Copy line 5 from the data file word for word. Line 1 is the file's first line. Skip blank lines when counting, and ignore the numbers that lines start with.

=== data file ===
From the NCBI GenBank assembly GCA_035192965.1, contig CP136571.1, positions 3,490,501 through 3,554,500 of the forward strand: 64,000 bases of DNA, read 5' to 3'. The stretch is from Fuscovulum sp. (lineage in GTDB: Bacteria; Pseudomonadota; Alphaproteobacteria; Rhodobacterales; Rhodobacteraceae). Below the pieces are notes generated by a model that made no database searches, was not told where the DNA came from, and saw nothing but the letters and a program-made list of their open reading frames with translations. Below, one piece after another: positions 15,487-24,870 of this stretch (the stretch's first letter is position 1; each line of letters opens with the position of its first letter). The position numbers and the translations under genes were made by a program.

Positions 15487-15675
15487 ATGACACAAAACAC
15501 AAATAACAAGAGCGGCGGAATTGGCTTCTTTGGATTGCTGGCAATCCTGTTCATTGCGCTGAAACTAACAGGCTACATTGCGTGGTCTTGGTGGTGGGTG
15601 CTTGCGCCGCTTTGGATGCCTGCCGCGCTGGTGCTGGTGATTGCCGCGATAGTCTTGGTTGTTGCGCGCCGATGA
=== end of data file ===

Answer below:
15601 CTTGCGCCGCTTTGGATGCCTGCCGCGCTGGTGCTGGTGATTGCCGCGATAGTCTTGGTTGTTGCGCGCCGATGA